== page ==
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A Study of the Funeral Rites Characteristics of “Gulbongjeongchwalto” in “Garakgukgi”

  • The Research of the Korean Classic
  • 2022, (57), pp.397-430
  • DOI : 10.20516/classic.2022.57.397
  • Publisher : The Research Of The Korean Classic
  • Research Area : Humanities > Korean Language and Literature > Korean Literature > Korean classic prose
  • Received : April 4, 2022
  • Accepted : May 2, 2022
  • Published : May 31, 2022

Seung-Hwan Hyun 1 Byeon Sook Ja 2

1제주대학교
2한국교원대학교

Accredited

ABSTRACT

This study examines the nature of the funeral rites of “Gulbongjeong󰠀chwalto” presented in the story “Garakgukgi” from the Samgukeusa. “Garakgukgi” is the mythical story of the birth of the ‘Su-ro’. Since myths are transmitted along with rituals, the character and meaning of the myths of aqueducts can be understood concretely only when the ritualistic aspects appearing in the myths of aqueducts are clearly identified. In “Garakgukgi,” the portion pertaining to the birth of “Su-ro” is subdivided into two parts: before and after the birth of Su-ro. The birth of Su-ro signifies the emergence of a new king, while simultaneously signifying the death of the former ruler. In other words, the birth of Su-ro in “Garakgukgi”contains two events: the rite for the birth of a new king and the funeral rites of the former ruler. This is also illustrated through the placement of the tomb of the ancient ruler, “Jiseokmyo,” above that of “Gujibong,” and the rite for the birth of a Su-ro being performed on Gujibong. In this study, folklore materials handed down until today were used to investigate the characteristics of the funeral rites of “Gulbongjeongchwalto.” First, we examined the relationship between the custom of “Jejeol” and “Gulbongjeongchwalto” among the funeral methods handed down in Jeju Island today. Second, we discovered the tradition of singing and dancing to pray for the birth of a new life in the funeral process through the “Dasiraegi”, a funeral method in Jindo where the ancient funeral method called “double funeral” is handed down. “Gulbongjeongchwalto” and “Gujiga” performances consist of praying for the birth of descendants and the transmission of sacredness, raising the possibility that it would be passed down to future generations.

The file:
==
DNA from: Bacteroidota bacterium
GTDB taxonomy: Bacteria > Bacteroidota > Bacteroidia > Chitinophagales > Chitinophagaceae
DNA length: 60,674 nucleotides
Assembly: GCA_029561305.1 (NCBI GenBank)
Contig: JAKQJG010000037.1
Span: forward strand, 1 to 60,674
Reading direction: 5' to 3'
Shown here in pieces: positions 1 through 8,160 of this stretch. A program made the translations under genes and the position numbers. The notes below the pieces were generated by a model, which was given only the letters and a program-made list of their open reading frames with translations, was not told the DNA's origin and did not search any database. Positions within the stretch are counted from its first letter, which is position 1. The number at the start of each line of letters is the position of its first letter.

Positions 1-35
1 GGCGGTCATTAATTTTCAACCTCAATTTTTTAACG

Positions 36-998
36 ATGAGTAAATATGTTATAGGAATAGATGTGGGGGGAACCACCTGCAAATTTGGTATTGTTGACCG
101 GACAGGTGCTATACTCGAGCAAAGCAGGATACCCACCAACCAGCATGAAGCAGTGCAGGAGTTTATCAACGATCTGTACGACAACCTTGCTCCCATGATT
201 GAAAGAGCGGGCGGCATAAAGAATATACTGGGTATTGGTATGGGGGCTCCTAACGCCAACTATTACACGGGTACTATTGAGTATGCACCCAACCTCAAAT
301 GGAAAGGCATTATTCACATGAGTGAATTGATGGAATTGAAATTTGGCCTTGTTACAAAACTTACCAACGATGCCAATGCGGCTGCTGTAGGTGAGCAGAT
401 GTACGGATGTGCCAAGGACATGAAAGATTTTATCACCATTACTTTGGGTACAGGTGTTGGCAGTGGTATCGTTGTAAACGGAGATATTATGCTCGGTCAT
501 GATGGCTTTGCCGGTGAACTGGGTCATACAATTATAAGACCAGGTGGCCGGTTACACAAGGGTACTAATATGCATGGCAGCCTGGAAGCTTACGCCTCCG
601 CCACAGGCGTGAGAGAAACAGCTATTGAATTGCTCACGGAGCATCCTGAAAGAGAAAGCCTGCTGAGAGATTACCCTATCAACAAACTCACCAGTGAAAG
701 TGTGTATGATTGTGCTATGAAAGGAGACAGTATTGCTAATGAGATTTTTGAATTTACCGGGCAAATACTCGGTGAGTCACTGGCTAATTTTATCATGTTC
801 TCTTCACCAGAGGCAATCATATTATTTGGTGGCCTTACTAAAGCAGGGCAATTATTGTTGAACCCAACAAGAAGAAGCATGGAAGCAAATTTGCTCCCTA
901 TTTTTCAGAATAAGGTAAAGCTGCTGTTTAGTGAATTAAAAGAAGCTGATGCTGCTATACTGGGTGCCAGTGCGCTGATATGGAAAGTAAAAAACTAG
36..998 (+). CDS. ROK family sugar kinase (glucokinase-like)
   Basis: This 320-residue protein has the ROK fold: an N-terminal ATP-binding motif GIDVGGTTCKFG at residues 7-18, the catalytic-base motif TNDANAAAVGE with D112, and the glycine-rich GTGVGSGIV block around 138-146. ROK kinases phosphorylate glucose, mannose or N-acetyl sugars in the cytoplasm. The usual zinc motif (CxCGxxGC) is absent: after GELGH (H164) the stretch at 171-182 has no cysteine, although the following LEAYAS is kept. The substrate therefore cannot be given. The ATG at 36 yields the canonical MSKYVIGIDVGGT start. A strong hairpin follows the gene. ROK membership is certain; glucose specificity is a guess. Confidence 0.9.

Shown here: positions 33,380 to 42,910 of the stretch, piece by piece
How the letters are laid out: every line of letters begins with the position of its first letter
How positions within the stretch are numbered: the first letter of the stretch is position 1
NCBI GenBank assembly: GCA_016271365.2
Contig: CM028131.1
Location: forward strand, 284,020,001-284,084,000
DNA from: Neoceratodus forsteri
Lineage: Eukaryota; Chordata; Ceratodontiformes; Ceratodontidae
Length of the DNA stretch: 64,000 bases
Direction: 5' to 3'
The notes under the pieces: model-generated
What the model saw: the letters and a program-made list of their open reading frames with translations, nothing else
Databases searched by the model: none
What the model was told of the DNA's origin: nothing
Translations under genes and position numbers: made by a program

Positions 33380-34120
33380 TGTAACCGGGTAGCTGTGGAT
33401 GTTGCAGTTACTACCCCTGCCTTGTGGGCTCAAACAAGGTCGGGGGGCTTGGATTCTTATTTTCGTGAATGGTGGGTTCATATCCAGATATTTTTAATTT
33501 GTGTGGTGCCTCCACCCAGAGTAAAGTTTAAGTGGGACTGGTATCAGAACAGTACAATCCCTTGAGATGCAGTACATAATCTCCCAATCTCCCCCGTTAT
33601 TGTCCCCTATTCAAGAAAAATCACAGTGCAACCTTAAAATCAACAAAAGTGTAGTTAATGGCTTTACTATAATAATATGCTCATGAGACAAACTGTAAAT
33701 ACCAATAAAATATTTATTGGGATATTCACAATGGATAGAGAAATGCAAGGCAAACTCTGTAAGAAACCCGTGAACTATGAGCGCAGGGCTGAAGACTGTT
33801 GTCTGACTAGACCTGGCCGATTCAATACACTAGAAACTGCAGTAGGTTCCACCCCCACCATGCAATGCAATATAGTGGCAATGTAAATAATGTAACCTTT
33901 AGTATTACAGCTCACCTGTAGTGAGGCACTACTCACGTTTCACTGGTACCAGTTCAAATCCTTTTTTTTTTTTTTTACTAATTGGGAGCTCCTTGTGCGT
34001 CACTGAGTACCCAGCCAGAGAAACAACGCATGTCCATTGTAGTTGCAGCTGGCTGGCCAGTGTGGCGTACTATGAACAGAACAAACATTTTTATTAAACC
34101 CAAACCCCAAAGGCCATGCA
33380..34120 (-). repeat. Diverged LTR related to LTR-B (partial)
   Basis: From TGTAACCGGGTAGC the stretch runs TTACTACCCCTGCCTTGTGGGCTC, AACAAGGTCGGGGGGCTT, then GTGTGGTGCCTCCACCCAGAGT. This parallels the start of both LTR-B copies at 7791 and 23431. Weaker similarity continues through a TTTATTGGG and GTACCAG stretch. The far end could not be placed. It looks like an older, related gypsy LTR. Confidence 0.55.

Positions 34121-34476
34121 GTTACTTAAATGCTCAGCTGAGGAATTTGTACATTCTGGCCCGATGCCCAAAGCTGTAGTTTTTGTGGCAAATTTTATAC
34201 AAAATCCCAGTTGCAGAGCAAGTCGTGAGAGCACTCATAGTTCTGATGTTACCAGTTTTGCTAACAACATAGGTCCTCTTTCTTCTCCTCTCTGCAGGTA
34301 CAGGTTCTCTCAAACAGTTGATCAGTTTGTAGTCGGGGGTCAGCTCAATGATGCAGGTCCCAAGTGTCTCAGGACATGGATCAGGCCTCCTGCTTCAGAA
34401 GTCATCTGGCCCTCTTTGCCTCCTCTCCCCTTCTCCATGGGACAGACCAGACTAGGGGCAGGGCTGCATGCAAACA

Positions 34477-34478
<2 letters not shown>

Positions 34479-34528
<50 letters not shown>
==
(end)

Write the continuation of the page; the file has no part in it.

Citation status

* References for papers published after 2022 are currently being built.